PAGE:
The United Nations’ Sustainable Development Goals (SDGs), whether it is Sustainable consumption and production (SDG 12) or Climate action (SDG 13) – they all provide a fantastic lens through which to unite stakeholders and shareholders in a long-term approach, but are seen in silos, and not interdependent. This is yet another great idea but executed in a suboptimal manner. Action in one affects the many. Where is the thinking in 3D?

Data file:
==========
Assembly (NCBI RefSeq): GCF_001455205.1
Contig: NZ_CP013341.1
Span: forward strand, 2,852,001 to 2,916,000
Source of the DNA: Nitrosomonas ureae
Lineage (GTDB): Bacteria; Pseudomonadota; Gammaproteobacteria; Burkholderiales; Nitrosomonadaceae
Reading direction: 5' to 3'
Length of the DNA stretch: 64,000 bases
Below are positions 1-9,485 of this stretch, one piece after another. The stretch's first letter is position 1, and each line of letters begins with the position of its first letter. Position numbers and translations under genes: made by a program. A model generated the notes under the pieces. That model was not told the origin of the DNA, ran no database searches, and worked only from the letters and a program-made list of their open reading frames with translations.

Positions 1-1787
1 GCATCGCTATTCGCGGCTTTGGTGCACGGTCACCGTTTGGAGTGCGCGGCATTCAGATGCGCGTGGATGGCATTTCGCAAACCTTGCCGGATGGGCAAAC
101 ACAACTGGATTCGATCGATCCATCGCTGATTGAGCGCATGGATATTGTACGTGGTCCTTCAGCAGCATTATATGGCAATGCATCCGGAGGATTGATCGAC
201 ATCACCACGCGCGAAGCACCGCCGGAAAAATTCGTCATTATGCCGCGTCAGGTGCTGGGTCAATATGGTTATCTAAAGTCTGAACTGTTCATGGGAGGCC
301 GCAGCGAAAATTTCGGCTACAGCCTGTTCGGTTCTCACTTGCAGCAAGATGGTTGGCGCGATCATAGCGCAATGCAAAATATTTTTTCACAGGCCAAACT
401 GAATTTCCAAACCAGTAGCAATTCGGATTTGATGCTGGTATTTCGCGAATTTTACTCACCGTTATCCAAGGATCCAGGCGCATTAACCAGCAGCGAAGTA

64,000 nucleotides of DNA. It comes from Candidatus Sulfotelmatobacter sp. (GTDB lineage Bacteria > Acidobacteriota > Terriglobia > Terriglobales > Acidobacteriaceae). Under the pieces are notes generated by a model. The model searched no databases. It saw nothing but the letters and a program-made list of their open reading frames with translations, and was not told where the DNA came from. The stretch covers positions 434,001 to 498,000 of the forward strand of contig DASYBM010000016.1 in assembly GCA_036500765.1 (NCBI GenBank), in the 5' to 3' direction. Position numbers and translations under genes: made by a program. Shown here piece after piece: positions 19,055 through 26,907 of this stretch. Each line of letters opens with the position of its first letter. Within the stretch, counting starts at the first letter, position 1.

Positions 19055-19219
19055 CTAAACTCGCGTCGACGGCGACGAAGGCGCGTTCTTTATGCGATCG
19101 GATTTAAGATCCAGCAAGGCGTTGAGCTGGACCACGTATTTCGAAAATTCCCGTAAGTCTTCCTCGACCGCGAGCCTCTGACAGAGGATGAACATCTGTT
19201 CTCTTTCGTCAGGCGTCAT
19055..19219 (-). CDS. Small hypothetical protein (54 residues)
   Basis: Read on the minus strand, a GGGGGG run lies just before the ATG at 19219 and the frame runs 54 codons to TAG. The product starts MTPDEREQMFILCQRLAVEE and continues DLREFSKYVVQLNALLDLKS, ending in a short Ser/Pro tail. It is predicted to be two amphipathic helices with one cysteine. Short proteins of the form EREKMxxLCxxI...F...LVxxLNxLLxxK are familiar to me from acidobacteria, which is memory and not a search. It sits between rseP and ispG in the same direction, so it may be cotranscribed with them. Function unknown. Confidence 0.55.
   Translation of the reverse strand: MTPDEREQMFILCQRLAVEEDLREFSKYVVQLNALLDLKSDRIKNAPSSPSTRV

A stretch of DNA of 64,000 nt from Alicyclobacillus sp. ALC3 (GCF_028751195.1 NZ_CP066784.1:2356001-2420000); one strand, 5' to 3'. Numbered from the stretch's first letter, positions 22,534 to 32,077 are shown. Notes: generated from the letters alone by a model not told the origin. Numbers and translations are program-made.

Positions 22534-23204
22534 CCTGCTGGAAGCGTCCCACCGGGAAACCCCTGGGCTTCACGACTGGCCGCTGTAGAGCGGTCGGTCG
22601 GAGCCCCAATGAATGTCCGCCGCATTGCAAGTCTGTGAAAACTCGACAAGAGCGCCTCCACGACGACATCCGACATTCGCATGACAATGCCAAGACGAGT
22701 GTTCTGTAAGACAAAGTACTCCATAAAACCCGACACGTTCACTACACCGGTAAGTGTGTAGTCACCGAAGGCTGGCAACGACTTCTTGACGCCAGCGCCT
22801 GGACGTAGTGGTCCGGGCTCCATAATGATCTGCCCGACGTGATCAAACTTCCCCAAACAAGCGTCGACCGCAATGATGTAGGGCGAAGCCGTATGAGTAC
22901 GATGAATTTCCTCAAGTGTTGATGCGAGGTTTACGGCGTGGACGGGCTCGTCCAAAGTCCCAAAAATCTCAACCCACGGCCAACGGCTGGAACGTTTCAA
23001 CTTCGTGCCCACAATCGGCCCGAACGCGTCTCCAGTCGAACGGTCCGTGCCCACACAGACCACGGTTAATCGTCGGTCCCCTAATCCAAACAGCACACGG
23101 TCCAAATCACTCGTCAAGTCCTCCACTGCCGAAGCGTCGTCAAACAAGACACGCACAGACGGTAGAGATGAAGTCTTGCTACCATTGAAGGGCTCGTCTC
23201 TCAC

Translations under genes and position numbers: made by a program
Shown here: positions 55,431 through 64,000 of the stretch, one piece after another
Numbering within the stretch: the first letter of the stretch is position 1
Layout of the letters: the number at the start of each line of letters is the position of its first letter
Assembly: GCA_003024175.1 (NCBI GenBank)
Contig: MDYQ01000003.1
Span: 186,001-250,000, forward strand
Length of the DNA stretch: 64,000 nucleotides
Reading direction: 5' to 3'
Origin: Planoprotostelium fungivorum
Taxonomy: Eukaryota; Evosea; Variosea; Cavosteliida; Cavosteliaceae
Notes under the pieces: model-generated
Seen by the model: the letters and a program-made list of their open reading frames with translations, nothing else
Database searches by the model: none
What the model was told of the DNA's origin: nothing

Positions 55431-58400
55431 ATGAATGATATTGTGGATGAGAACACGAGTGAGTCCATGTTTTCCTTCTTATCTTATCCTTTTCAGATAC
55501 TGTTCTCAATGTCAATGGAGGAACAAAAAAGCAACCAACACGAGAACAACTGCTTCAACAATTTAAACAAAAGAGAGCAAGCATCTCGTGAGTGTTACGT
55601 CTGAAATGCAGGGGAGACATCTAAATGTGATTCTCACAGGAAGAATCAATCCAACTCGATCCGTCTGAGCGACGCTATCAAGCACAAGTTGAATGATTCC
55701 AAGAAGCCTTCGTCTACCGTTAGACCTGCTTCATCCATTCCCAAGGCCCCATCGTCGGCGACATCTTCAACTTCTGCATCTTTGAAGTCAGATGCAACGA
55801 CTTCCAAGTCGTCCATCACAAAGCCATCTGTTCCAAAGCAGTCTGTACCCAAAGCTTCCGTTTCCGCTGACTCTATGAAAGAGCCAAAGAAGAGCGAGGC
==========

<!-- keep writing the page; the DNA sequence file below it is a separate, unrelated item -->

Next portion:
We have witnessed many different tools (to integrate sustainability in an apparently holistic manner) being championed, but that itself suggests fragmented specialisms, which is at the root of the lack of practical, optimal progress that we currently endure. In this essay, I have presented a vision for educational programs aimed at bridge-building between the academic world of theory and research and the professional world of practice – all multidimensional and multi-layered. Stakeholder co-operation that involves the workplace and the student alongside the academic institution is seen as the future hallmark of successful vocational training. In my view, no single educational stakeholder can be solely responsible for guaranteeing that a developmental learning process will have long-term effects in the workplace, this means steering away from 2D or linear processes. Continuous learning in the workplace must be a joint venture; it requires the shared commitment of all major stakeholders. Stakeholder cooperation involves curiosity about the other parties and mutual recognition of the diverse motivations that make them all engage in the learning process. The ideas presented in this article have been actively guiding us for a period of about three years. Informal evaluation is going on all the time. So far, the results seem promising. This essay should hopefully challenge the criteria on which formalised program evaluations are usually based. Future empirical research should strive to evaluate the effects of converging academic courses and workplaces. The potential of educational programs for making an impact on organisational development may thereby be substantially enhanced via 3D thinking appropriate for this 3D world.